Some more remarkable figures have been given to me this afternoon by the Citizens Advice Bureau. In Manchester, with a population of 543,000, in the past six months 149 battered and beaten wives have asked the bureau for help. This is the equivalent of an annual rate of about 27,000 per 50 million of the population. Ashton-under-Lyne, with a population of 45,000, has had 37 cases in the past six months, equivalent to about 75,000 cases annually per 50 million population. In Stockport the rate is equivalent to 46,000 per 50 million people. In Salford the rate is 34,000, in Oldham it is 38,000 and in Prestwich it is 25,000. No one can now pretend that this is a minor problem.

If so many women in one year are so distressed that they seek help from police and social service departments, how vast is Britain's reservoir of needless cruelty and suffering?

The existence of a problem of this size and nature is a badge of shame reflecting on our society, on our police who allow it, on our lawyers who are often so inadequate, on our legal system which is cumbersome, on our social services, which ignore it. All of them bear a responsibility that has not so far been fully accepted.

Over half the letters I have received from battered wives complain of failure by the police to take action: Even when I fled to a police station with my face covered with blood all they did was write a report down in a book". A woman in Devon who had appealed to the police said: Never shall I ask help of the police, they make one feel degraded and humiliated". Inevitably, many women assume that nothing can be done because the phrase "domestic dispute" is parroted as an incantation for inaction. But much can be achieved, because even within the existing law the police and lawyers can significantly reduce violence. Every policeman, every solicitor and every housewife should be made aware of the Home Office Parliamentary Answer to me in June: The law does not discriminate between assaults by a husband on his wife and other assaults. Any assault constitutes a criminal offence". But a comprehensive plan to transform a serious situation must include action over a wide range. In the all too short time at my disposal I propose the following 15-point plan: the Home Secretary should write to every chief constable making four requests.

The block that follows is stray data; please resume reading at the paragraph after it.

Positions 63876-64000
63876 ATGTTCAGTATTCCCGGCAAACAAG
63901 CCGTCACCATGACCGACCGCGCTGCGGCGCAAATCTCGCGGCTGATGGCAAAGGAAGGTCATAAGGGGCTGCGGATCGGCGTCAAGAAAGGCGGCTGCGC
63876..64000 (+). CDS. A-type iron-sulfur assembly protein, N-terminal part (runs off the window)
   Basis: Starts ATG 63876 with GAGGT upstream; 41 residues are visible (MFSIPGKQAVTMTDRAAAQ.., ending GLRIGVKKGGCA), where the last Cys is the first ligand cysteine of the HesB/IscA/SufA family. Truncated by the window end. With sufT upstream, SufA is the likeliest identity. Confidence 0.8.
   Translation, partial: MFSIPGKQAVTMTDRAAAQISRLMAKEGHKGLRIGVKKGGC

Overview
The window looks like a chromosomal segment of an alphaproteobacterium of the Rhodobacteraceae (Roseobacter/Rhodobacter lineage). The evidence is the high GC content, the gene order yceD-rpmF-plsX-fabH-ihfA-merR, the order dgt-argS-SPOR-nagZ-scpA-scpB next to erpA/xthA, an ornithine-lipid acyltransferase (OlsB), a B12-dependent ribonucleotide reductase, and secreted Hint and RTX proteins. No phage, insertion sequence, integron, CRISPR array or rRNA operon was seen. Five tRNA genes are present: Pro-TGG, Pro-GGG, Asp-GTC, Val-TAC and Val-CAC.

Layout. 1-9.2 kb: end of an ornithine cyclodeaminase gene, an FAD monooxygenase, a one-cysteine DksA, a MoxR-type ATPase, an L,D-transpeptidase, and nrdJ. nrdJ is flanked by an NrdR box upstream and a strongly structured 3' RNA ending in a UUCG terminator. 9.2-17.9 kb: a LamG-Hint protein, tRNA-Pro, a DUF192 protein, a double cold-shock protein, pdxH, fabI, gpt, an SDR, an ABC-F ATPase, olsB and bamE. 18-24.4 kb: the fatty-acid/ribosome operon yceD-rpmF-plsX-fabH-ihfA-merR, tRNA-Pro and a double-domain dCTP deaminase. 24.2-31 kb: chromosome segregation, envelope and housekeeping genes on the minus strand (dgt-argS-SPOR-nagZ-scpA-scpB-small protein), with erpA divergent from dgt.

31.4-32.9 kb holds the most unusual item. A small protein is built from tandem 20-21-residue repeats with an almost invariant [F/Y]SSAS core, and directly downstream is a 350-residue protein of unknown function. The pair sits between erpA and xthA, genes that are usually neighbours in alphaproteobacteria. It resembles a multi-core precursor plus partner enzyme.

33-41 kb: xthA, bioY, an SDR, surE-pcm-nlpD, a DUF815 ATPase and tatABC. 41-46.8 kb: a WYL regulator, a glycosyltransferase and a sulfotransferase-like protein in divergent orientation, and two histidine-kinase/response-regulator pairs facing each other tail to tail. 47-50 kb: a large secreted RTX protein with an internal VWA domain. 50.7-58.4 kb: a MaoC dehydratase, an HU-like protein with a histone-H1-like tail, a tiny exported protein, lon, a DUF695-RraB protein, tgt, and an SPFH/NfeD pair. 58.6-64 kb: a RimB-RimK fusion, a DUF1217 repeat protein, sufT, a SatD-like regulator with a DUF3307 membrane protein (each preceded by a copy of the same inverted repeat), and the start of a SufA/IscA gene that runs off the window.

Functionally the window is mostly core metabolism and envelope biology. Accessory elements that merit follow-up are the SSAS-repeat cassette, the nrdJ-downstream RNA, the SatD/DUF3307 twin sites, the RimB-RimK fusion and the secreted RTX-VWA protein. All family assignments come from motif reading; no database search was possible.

First, a criminal assault on a wife must be treated exactly the same as a criminal assault on a Member of Parliament, a police officer or a member of the Royal Family.

Secondly, every policeman should be informed that there is no law preventing him from interfering in domestic disputes where violence is use.

Thirdly, the police should prosecute in cases of criminal assault in the home rather than leave action to the woman.

Fourthly, there should be a guarantee of police protection to all wives who need it, and to ensure that in cases of criminal proceedings for violence the man is kept in custody until trial.

The Attorney-General should, first, request the Law Society officers to read the recent report by the Chiswick Aid Centre lawyers and send it to every solicitor, every citizen's advice bureau and every social service department, and to other appropriate organisations.

Secondly, he should request the Law Society to take steps to increase the number of solicitors familiar with this type of work and to be willing to undertake it.

Thirdly, he should ask the Law Society to provide immediate legal aid for all wives taking action against their husbands for criminal assault, even if they are not at that time taking steps for separation or divorce.

Fourthly, he should encourage the courts to request psychiatric evidence in all cases of severe and continuous assault.

The Secretary of State for Social Services should, first, take urgent action within the next three months to set up a network of acceptable sanctuaries for assaulted women.

Secondly, he should ensure that all women who leave their husbands because of violence receive their benefits immediately.

Thirdly, he should replace his general invitation for information with specific requests to representative organisations of doctors, solicitors, social workers, citizens' advice bureaux, probation officers and other interested bodies.

The Secretary of State for the Department of the Environment should, first, encourage local councils to give a wife temporary tenancy if she has evidence of brutality.

Secondly, he should urge that the permanent tenancy be given to whoever is given custody of the children after a breakdown of marriage.

Thirdly, he should seek legislation to give all wives equal rights in the matrimonial home.

Finally, the Prime Minister should ensure that all interested Government Departments collect relevant statistics and consider short- and long-term solutions to this problem.

If this plan is adopted we can lift the burden of brutality from the shoulders of thousands of women whose lives have been blighted.